Listening to Elon Musk on conference calls is always an experience.
“We can make roofs come alive,” Musk began the call. “There are all these roofs out there just gathering sunlight, but not doing anything with it. In the future it will be odd for roofs to be dormant, or dead, or not gathering energy.”
With this allusion to a future of android roofs, Musk revealed the basic features in V3 of the product, where he aims to go where no company has successfully gone before – to a successful business based on photovoltaic-integrated roofs.
The redesign of this highly ambitious product appears to have centered on several changes: bigger tiles, easier manufacturability, fewer parts and easier/faster install. And of course, lower cost.
Tesla had advertised that its cost would be 40% lower for the Solar Roof versus previous versions. Online, it is advertising a 2,000 square foot roof for just under $34,000, at $17.00 per square foot (Tesla mistakenly says $7) or $1.99 per watt; however this appears to assume full monetization of the Investment Tax Credit (ITC).
Electrek is showing slightly different numbers on a customer quote on a 1,862 square foot roof at $38,000, before the tax credit. This comes out to more like $20 per square foot; with the tax credit it is more like $2.83 per square foot. Either way, this is still a 40% reduction on an earlier estimate for V2 of the solar roof.
Cheaper, or no?
Elon Musk’s approach to rooftop solar has featured an obsession with bringing down costs, as was seen with the move to online sales for Tesla’s rooftop solar.
One of Musks’ big arguments for the solar roof is that it will be cheaper than the combination of a new roof and new solar panels, which Musk argued will be the case for the majority of homeowners. However, there are inevitably assumptions here, and Tesla’s new solar roof is compared to the combination of a “premium roof” with PV.
“Maybe 80% of the time, or more, the Tesla Solar Roof should make the most economic sense, and look the best, and be the longest lasting,” stated Musk on the call.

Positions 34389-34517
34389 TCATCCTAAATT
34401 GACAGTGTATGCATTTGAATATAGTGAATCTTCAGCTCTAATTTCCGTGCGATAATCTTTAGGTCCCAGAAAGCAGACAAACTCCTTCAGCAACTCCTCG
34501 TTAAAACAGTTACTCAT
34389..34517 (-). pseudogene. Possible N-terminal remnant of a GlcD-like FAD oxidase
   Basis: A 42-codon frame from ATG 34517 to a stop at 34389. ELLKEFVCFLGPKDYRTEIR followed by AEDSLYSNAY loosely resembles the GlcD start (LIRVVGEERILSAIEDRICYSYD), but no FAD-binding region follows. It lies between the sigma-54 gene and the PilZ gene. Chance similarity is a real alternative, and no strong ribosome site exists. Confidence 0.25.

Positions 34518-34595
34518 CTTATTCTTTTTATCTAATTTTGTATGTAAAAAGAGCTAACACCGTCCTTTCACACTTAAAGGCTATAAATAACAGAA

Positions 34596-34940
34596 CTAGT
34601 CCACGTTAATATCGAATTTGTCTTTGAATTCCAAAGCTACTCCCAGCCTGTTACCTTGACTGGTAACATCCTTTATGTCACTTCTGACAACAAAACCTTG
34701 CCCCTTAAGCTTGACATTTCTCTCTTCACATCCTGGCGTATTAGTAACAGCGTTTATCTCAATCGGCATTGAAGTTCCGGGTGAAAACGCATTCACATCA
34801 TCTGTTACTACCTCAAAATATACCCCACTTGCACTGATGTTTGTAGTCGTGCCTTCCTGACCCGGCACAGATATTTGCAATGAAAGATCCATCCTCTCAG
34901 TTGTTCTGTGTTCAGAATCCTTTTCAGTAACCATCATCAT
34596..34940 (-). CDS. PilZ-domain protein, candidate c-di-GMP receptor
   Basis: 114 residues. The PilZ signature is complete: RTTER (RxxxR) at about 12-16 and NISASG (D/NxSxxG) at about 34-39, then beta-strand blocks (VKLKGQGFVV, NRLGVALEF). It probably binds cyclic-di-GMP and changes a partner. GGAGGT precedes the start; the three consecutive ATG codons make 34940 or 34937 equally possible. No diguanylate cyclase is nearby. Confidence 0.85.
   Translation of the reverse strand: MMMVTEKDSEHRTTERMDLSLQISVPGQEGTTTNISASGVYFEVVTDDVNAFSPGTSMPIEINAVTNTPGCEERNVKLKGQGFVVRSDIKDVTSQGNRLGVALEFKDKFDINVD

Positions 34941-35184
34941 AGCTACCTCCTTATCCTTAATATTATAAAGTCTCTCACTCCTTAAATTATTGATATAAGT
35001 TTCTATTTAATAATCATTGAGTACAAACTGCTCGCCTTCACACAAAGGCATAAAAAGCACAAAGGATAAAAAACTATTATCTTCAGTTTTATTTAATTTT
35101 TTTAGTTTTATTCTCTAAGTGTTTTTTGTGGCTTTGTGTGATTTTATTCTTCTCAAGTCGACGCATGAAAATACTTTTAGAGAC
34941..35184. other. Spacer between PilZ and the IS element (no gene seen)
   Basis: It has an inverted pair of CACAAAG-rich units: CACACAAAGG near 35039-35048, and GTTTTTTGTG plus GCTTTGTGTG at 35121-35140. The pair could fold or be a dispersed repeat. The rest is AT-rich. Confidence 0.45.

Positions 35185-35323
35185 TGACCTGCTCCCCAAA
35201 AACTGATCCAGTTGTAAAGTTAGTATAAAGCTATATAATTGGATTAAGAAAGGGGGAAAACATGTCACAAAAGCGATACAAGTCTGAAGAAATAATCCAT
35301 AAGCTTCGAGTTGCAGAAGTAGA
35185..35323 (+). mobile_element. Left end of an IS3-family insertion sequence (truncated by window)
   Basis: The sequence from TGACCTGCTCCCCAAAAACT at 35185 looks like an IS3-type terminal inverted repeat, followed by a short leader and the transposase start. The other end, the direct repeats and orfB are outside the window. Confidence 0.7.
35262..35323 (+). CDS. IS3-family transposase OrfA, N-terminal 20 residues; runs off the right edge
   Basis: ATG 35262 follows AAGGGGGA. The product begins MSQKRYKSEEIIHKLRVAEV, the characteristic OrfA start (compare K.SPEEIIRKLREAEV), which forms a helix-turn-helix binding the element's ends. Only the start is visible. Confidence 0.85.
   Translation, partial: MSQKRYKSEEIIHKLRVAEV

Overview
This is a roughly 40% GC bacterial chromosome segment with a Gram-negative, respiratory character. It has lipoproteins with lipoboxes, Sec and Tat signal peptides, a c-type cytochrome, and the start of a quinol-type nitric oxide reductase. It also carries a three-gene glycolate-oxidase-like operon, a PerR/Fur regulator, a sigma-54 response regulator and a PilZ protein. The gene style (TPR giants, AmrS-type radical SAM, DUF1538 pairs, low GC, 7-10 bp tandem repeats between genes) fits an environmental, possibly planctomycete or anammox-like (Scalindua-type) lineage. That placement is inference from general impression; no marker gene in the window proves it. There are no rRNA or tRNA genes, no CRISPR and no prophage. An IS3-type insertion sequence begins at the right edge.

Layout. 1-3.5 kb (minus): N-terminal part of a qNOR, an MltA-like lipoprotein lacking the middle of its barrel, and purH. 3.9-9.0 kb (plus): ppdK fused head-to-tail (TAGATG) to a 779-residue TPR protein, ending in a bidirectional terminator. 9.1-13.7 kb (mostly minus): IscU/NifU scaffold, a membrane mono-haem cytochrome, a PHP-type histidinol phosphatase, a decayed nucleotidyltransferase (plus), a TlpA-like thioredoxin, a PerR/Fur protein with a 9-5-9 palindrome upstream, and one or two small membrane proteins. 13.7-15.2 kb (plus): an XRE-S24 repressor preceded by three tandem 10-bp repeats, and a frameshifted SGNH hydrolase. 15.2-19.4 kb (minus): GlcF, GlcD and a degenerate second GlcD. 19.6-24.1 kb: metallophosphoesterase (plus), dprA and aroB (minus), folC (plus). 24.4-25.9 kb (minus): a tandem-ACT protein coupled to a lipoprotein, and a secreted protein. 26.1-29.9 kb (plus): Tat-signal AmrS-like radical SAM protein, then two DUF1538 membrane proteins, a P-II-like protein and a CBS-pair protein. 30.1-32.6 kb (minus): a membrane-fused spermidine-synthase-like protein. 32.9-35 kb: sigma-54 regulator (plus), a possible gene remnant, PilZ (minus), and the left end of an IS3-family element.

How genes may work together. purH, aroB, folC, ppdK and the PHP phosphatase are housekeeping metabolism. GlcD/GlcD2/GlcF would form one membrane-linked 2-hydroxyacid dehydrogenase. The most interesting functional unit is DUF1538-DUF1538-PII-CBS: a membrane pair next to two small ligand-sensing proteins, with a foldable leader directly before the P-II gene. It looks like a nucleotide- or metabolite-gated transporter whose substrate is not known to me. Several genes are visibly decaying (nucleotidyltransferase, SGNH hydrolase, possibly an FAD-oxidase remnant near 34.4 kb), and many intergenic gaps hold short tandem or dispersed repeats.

But while economics are important to getting to mass adoption, too much of a focus can be misleading. A glass tile, building integrated photovoltaic roof is a premium product, and can’t realistically be compared to an asphalt composition roof with the least expensive solar panels on the market.
If Tesla can do this for $4.04 per watt before incentives and $2.83 per watt after the ITC, that’s major progress.
Roofs for installers
An important piece of strategic information on the Tesla call was that while only Tesla employees are currently installing the Solar Roof, that in the future the company plans to open this to outside contractors, who of course must be Tesla certified.
Along with this there were clearly a number of installations to make it easier and faster to install the roof, with Musk claiming that an 8-hour install time is possible.
This appears to have been a major focus of the redesign of the Solar Roof. “Figuring out how to install it successfully is non-trivial,” mused Musk on the call. Musk has also noted challenges with accelerated life testing, noting that testing a product for a 30-year life in only six months is inherently difficult.
But another big aspect is the simplicity. Tesla reports that the new solar roof product has less than 1/2 the parts of the previous design. “We changed some of the materials in use, changed some of the methods, and the technology we are using to something that is more scalable,” explained Musk.
All of this will be produced at the Buffalo Gigafactory, with Musk targeting deployment of 1,000 solar roofs per week. pv magazine has very little visibility into what is currently going on at that factory, but the news so far indicates that the facility has been under-utilized.
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